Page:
Guidelines for a Suspended or Revoked Operator Enforcement Program

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Part One: Administrative Guidelines

General

The "Hot Sheet" program targets flagrant abuses to the administrative license sanctioning process. Names of multiple offenders are extracted from a data file provided by the state motor vehicle administration and arranged numerically on a list according to degree of seriousness. This list is printed and distributed to patrol units by geographic boundaries (residence or place of employment). Officers can be creative and apply whatever detection method (legal) fits their normal patrol activities, and can refer to the list as needed. The "Hot Sheet" Program is an efficient, inexpensive, and effective enforcement program which does not stretch existing resources and enables administrators to improve their delivery of police traffic services.

The purpose of this document is to provide the reader with sufficient information and direction to combat an identified problem. Any agency planning to initiate the "Hot Sheet" program should also plan to integrate the effort with a continuing, systematic, and aggressive public education and information program. This approach will maximize the deterrent effect, and increase the "perceived risk of apprehension."

Problem Identification/Needs Assessment

The importance of conducting a thorough needs assessment, based on factual information, is critical to the formulation of an effective enforcement program, and is the first step in the administrative process. Once the size, scope, and nature of the problem are identified, administrators can focus on the formulation of a plan. The initial phase in the planning process is data collection. At a minimum, you must have access to the following information:

  • A list of all suspended or revoked drivers, by name and address;
  • A system of uniform data elements between participating agencies to ease data collection and evaluation;
  • An established criterion for identifying the habitual offender.

For example, most State Departments of Motor Vehicle (DMV) can provide inquiring law enforcement personnel with a list of suspended or revoked operators by town, city, or county. This initial list may be large and unmanageable, depending upon the magnitude of the problem in your area. Once the problem is identified, the next step is to determine the offenders to be targeted (i.e., 5, 10, 15 offenses or more). By working closely with the DMV, and with an established enforcement criterion, future lists can be modified to suit your program. Also, by revising your target population you could establish a "top 10" list that has many individual, internal incentive possibilities. In using the "top ten" list, you would basically be targeting the "worst of the worst" offenders in your area.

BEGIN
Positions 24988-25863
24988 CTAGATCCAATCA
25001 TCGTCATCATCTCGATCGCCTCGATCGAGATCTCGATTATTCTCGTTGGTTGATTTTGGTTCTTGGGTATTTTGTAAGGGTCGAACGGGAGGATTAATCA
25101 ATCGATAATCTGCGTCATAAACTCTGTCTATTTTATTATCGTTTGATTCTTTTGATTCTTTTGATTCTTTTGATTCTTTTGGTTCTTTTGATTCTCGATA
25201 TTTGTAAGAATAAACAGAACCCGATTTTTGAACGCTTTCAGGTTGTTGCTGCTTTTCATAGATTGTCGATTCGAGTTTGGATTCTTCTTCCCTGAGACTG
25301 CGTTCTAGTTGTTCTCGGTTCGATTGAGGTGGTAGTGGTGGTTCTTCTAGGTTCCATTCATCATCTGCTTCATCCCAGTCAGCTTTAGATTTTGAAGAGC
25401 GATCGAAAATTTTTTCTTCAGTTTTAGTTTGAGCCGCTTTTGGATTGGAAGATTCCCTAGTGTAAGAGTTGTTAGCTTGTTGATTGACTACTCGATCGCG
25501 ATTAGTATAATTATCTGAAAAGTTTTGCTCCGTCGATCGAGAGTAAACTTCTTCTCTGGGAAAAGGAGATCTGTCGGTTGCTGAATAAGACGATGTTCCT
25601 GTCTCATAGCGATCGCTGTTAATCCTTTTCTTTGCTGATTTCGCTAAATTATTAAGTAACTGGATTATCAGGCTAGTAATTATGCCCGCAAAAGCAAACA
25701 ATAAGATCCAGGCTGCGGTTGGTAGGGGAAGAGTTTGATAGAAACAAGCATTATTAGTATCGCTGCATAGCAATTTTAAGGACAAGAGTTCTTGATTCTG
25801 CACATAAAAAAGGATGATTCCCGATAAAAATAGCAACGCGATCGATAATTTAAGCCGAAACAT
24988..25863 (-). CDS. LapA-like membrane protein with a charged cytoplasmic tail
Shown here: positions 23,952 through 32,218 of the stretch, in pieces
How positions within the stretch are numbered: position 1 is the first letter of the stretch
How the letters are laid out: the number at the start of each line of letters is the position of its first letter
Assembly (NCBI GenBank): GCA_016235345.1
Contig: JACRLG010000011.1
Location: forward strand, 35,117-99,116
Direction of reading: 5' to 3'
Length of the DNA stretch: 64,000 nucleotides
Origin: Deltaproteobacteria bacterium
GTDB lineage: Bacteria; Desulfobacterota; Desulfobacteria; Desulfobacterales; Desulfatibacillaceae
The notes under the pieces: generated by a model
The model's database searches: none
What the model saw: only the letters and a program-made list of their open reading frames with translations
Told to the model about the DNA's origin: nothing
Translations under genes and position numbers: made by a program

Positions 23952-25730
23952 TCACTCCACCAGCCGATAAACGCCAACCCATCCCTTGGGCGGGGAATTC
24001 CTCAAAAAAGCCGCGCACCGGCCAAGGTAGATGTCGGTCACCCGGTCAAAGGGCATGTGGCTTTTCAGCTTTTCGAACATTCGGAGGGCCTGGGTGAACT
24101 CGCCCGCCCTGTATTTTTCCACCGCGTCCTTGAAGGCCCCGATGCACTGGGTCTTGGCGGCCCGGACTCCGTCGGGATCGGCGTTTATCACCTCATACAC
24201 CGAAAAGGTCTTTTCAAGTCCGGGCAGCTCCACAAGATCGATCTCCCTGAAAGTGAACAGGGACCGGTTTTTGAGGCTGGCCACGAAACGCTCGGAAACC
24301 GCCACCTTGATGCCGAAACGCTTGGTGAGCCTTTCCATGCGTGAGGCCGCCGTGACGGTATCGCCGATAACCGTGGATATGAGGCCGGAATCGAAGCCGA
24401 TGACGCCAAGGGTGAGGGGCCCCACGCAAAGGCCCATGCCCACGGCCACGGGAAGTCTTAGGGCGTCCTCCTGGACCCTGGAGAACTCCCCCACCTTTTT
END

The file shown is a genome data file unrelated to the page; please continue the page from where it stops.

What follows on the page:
In the pilot testing, participating agencies reported that using a "top ten" list proved very successful because: (1) the lists were manageable; (2) officers were interested; and (3) knowledge of the individuals residing or working within their patrol areas proved challenging to patrol personnel.

Need assessments should become part of your administrative guidelines. If a need assessment revises your original enforcement program, you may have to reevaluate your resources. If the need assessment reveals no problem or that the problem is not great, then this enforcement program may not be appropriate at this time. However, it is strongly recommended that periodic assessments be made as warranted.

Policy Statements/Guidelines

Next, review your agency's policy and procedures manual to determine how this program would be best conducted. Guidelines should be developed to include: the purpose of the program; goals and objectives; steps for implementation; operational guidelines (consistent with existing agency policies); and the methods to be used for collecting and evaluating data.

The policy will guide the agency toward achieving its goals and achieving overall success in the program. Any departmental policy should be based on the views of all agency managers, input from community leaders, and mandates of the law. In this way, the general public, departmental personnel, and other key players are informed about the purpose and direction of the program.

In Salt Lake County, division commanders in high crime areas were concerned that regular patrol functions would be compromised while the deputies searched for repeat offenders. However, once the hot sheet program was implemented, their concern was unfounded. Patrol officers generally knew the people in their assigned areas, and when they saw someone whose name was on the hot sheet, they took appropriate action.